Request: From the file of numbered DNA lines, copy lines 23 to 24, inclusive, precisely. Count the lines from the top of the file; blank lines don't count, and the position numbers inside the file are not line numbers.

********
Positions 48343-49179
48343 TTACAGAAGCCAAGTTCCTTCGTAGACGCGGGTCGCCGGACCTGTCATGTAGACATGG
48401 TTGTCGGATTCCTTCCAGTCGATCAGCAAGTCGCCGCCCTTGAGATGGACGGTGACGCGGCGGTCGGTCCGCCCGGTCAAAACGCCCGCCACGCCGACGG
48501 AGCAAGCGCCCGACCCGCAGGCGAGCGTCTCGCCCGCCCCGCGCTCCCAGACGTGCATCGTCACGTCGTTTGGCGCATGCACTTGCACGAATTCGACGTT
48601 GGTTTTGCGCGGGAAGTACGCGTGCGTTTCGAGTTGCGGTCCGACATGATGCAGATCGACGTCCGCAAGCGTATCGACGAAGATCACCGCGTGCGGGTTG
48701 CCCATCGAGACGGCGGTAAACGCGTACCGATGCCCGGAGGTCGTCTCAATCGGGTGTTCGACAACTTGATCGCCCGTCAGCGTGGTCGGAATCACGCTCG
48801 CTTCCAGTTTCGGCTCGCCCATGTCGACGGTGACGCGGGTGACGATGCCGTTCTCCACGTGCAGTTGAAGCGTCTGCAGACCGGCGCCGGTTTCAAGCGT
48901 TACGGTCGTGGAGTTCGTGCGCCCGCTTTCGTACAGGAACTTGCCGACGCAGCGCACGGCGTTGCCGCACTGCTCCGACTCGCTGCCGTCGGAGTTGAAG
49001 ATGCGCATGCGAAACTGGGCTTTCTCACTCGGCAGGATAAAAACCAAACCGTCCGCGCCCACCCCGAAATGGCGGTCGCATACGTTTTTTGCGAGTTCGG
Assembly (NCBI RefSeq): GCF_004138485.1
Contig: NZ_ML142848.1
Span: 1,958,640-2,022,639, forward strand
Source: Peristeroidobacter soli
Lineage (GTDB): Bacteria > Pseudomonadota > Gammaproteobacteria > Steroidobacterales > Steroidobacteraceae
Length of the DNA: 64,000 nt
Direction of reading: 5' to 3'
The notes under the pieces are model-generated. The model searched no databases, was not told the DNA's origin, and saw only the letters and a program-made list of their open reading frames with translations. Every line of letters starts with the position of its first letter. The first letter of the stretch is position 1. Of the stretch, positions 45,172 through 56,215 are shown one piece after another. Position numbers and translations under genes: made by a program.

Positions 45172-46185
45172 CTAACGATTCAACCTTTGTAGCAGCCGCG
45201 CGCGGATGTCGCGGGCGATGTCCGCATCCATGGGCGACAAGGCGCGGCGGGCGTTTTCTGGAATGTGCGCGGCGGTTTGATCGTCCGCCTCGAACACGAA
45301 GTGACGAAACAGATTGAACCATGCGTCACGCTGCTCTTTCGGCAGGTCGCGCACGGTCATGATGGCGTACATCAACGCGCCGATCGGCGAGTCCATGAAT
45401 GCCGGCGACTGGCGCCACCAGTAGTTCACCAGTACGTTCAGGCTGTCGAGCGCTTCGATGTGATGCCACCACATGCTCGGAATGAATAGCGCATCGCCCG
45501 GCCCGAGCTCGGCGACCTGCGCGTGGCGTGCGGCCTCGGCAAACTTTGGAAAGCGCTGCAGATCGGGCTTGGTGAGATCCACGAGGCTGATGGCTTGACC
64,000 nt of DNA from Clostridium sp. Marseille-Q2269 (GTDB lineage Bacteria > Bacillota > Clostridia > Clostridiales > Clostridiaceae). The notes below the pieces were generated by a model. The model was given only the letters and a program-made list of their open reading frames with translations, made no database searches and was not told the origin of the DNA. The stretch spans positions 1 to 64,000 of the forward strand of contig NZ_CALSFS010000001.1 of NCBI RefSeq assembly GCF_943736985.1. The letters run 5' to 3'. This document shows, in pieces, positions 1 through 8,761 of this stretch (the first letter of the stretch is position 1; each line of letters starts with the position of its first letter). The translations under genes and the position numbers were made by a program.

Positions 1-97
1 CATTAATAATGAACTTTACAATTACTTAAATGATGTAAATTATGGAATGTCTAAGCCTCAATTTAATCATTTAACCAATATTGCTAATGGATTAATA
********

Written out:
45501 GCCCGAGCTCGGCGACCTGCGCGTGGCGTGCGGCCTCGGCAAACTTTGGAAAGCGCTGCAGATCGGGCTTGGTGAGATCCACGAGGCTGATGGCTTGACC
64,000 nt of DNA from Clostridium sp. Marseille-Q2269 (GTDB lineage Bacteria > Bacillota > Clostridia > Clostridiales > Clostridiaceae). The notes below the pieces were generated by a model. The model was given only the letters and a program-made list of their open reading frames with translations, made no database searches and was not told the origin of the DNA. The stretch spans positions 1 to 64,000 of the forward strand of contig NZ_CALSFS010000001.1 of NCBI RefSeq assembly GCF_943736985.1. The letters run 5' to 3'. This document shows, in pieces, positions 1 through 8,761 of this stretch (the first letter of the stretch is position 1; each line of letters starts with the position of its first letter). The translations under genes and the position numbers were made by a program.